What Causes A Tongue Tie?
This tissue band below the tongue is a frenulum and when the band of tissue is short the tongue has restricted movement. The tongue function being compromised by not reaching the palate during swallowing, which begins at 20 weeks in utero. Later in life restriction tongue will affect cranial growth and development, facial muscles, head and neck muscles, TMJ, nasal breathing, posture, digestion, and sleep apnea.
Common Feeding Difficulties Infants
Short, Shallow, Ineffective Latch
Popping on/off, Sliding off
Prolonged feeding/falls asleep before satisfied
Unable to hold pacifier
Sleep inclined (car seat)
Clicking sounds during nursing
Leaking milk out sides mouth
Choking, Gagging, Coughing, Loud Swallowing
Arching during feeds
Excessive spit up/drool
So What if Tongue is Restricted?
A tongue tied down has limited range of motion. Not being able to move food around to chew and masticate properly. This leads to food not being chewed enough and body works harder to digest. Aerophagia, swallowing of air causing gas, bloating, food babies, burping, and gastric distress. Digestive problems caused by improper swallowing influences dietary choices and gastric issues affecting general health. The facial muscles and cheeks are not being utilized properly in the chewing so they loose muscle tone and the face begins to elongate and “melt.” Alters facial growth and development, longer flatter facial features, developing narrow or bubble palate. Shape of palate is also floor of the nasal cavity, affects respiratory system. Affects quality of sleep, speech, picky eater, ADHD behavior issues, night terrors, bed wetting, crooked teeth, cavities, headaches, grinding, clenching...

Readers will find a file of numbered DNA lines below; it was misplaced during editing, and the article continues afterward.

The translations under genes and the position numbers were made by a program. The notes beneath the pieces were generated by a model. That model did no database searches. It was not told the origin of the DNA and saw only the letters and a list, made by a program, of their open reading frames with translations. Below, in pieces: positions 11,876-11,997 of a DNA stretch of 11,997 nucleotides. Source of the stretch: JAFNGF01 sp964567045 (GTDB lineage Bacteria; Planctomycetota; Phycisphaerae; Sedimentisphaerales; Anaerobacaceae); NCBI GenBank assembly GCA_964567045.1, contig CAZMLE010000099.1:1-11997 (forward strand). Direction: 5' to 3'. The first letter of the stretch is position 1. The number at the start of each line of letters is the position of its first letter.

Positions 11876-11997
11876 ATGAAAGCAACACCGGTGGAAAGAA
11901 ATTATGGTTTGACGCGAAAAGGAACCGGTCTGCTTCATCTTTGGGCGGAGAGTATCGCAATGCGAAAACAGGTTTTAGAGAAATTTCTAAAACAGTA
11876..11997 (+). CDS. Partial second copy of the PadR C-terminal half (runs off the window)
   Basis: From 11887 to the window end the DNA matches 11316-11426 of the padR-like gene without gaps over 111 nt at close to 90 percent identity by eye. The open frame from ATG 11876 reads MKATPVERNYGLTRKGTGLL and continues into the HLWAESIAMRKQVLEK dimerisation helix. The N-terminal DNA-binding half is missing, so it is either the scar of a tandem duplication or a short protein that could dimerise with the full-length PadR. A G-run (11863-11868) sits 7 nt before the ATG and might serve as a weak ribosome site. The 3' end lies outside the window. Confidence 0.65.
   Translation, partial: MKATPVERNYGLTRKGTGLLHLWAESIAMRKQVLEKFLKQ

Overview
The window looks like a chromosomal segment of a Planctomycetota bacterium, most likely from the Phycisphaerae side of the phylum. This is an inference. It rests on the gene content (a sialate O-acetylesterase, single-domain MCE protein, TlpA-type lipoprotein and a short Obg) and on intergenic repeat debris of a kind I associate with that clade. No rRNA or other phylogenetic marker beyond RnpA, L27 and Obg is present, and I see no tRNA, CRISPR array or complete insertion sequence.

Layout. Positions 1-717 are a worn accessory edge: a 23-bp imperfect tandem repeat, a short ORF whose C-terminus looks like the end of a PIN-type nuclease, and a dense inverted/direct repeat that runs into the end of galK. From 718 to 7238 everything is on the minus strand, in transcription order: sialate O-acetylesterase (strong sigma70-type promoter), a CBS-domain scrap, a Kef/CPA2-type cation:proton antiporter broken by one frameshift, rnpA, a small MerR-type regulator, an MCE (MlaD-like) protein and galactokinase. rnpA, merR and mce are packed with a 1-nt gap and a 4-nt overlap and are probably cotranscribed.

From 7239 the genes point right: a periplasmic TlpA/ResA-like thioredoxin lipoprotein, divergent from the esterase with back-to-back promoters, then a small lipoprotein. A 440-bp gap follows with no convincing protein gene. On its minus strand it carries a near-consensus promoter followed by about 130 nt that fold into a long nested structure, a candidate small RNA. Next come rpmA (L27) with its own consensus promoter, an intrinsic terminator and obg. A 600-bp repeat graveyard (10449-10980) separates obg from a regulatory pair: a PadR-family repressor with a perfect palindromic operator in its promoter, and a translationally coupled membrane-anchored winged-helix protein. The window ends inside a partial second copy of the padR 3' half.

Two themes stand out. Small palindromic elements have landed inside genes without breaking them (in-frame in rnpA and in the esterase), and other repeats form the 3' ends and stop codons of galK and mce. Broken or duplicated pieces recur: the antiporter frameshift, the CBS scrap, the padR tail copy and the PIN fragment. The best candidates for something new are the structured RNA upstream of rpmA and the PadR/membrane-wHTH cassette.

Orofacial Myologist I help identify barriers proper muscle movement. Remediate, Refer, Repattern. My full evaluation is 90 minutes to observe muscle movement, identify limitations, support and educate dyad, referrals if necessary to benefit clients health.
Schedule a 90 minute Consult today!
Marie McElderry BSDH